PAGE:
Combining magic, mysticism, wisdom and wonder into an inspiring tale of self-discovery, The Alchemist has become a modern classic, selling millions of copies around the world and transforming the lives of countless readers across generations.
Paulo Coelho’s masterpiece tells the mystical story of Santiago, an Andalusian shepherd boy who yearns to travel in search of a worldly treasure. His quest will lead him to riches far different—and far more satisfying—than he ever imagined. Santiago’s journey teaches us about the essential wisdom of listening to our hearts, of recognizing opportunity and learning to read the omens strewn along life’s path, and, most importantly, to follow our dreams.
The Alchemist follows the journey of an Andalusian shepherd boy named Santiago. Believing a recurring dream to be prophetic, he decides to travel to a Romani fortune-teller in a nearby town to discover its meaning. The woman interprets the dream as a prophecy telling the boy that there is a treasure in the pyramids in Egypt.
Early into his journey, he meets an old king, whose name was Melchizedek, who tells him to sell his sheep to travel to Egypt and introduces the idea of a Personal Legend. Your Personal Legend “is what you have always wanted to accomplish. Everyone, when they are young, knows what their Personal Legend is.” He adds that “when you want something, all the universe conspires in helping you to achieve it.” This is the core theme of the book.
Along the way, the boy meets an Englishman who has come in search of an Alchemist and continues his travels with him. They travel through the Sahara desert and during his journey, Santiago meets and falls in love with a beautiful Arabian woman named Fatima, who resides with her clan near an oasis. He asks Fatima to marry him, but she says she will only marry him after he completes his journey and finds his treasures. He is perplexed by this, but later learns that true love will not stop nor plead to sacrifice one’s Personal Legend, and if it does, it is not true love.
The boy then encounters an alchemist who also teaches him about Personal Legends. He says that people want to find only the treasure of their Personal Legends but not the Personal Legend itself. The boy feels unsure about himself as he listens to the alchemist’s teachings. The alchemist states, “Those who don’t understand their Personal Legends will fail to comprehend their teachings.” It is also stated that treasure is more worthy than gold. The main theme recurs all through the novel, “When a person really desires something, all the universe conspires to help that person to realize his dream.”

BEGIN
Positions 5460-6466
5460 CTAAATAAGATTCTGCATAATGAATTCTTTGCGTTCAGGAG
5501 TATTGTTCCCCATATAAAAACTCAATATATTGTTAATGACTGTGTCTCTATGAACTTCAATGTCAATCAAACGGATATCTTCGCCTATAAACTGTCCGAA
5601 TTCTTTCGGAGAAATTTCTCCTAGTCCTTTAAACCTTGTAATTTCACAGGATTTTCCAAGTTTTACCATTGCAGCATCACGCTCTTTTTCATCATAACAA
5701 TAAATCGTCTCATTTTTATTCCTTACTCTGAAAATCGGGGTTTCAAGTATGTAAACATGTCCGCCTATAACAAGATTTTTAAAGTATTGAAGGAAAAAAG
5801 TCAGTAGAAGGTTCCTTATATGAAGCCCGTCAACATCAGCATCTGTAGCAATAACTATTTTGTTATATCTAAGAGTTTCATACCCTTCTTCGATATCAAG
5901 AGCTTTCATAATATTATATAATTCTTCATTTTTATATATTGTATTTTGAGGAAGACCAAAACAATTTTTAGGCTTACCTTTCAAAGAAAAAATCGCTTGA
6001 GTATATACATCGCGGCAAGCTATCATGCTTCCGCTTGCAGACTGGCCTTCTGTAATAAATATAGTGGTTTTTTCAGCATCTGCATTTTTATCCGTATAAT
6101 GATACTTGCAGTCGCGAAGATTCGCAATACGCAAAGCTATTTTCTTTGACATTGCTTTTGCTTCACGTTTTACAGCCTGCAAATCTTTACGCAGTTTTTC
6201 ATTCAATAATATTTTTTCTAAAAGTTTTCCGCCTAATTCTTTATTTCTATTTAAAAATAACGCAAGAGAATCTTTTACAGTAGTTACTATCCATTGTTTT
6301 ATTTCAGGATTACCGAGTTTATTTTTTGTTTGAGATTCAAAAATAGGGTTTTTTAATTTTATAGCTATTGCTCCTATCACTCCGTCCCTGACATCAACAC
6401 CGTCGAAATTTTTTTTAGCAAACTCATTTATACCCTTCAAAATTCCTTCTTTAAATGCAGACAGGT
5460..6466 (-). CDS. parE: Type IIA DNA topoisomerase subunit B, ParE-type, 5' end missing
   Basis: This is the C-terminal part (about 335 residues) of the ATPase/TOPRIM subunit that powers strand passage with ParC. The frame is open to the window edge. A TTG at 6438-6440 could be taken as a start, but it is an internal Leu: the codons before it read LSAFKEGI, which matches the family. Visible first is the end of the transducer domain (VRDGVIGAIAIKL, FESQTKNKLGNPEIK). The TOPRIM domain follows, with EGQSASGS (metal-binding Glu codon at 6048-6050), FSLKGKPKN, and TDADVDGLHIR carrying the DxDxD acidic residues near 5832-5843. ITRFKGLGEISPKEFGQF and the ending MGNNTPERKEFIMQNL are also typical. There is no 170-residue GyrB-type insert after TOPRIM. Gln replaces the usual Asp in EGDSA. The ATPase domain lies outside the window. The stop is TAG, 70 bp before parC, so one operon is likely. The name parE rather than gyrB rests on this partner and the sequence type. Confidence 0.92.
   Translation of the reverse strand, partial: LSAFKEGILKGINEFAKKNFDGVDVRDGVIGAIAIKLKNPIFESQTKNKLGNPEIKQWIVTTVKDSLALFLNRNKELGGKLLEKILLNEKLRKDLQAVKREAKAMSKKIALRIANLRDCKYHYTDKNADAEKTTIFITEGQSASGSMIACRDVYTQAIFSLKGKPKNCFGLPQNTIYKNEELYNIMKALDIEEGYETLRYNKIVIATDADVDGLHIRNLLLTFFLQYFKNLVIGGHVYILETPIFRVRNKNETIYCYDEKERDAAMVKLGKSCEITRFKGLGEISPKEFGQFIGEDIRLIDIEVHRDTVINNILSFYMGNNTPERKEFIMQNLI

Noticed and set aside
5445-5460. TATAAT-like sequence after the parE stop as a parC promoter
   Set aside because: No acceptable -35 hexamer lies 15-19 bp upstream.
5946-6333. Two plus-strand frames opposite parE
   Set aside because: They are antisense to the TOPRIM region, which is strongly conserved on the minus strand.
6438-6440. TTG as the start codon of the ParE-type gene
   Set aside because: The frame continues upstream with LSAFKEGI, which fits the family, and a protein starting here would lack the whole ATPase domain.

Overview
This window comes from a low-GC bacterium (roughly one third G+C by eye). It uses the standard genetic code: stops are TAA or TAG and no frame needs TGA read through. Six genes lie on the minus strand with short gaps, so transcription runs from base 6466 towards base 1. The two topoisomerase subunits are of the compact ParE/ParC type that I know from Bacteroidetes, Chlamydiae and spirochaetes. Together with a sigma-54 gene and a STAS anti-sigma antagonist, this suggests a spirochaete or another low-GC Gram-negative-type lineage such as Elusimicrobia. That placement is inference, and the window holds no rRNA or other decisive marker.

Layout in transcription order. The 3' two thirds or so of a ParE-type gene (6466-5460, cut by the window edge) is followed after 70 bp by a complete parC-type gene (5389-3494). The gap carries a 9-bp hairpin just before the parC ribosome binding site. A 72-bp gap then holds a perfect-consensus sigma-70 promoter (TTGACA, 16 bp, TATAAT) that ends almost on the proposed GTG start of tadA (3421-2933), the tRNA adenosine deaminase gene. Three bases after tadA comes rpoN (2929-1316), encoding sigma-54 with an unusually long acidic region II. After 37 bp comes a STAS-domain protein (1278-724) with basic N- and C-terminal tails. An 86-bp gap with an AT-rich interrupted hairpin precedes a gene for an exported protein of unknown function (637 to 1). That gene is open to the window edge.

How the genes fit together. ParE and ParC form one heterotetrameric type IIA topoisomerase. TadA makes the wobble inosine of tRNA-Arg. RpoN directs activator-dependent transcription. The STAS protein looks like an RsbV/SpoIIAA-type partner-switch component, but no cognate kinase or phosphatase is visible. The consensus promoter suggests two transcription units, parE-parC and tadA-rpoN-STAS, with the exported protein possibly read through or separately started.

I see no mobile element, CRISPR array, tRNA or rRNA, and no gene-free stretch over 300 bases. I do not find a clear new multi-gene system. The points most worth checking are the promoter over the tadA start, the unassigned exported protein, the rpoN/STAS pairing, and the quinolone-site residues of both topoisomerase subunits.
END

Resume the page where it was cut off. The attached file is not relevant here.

Like the one-time bestseller Jonathan Livingston Seagull, The Alchemist presents a simple fable, based on simple truths and places it in a highly unique situation. And though we may sniff a bestselling formula, it is certainly not a new one: even the ancient tribal storytellers knew that this is the most successful method of entertaining an audience while slipping in a lesson or two. Brazilian storyteller Paulo Coehlo introduces Santiago, an Andalusian shepherd boy who one night dreams of a distant treasure in the Egyptian pyramids. And so he’s off: leaving Spain to literally follow his dream.
Along the way he meets many spiritual messengers, who come in unassuming forms such as a camel driver and a well-read Englishman. In one of the Englishman’s books, Santiago first learns about the alchemists–men who believed that if a metal were heated for many years, it would free itself of all its individual properties, and what was left would be the “Soul of the World.” Of course he does eventually meet an alchemist, and the ensuing student-teacher relationship clarifies much of the boy’s misguided agenda, while also emboldening him to stay true to his dreams. “My heart is afraid that it will have to suffer,” the boy confides to the alchemist one night as they look up at a moonless night.
“Tell your heart that the fear of suffering is worse than the suffering itself,” the alchemist replies. “And that no heart has ever suffered when it goes in search of its dreams, because every second of the search is a second’s encounter with God and with eternity.” –Gail Hudson –This text refers to an out of print or unavailable edition of this title.
“I will carry this book everywhere….” There’ve only been only two other books that have influence me as much as this book has for me. What does that mean? It’s life altering; truly inspiring; I want to pursue my personal legend and am listening closing for them messages.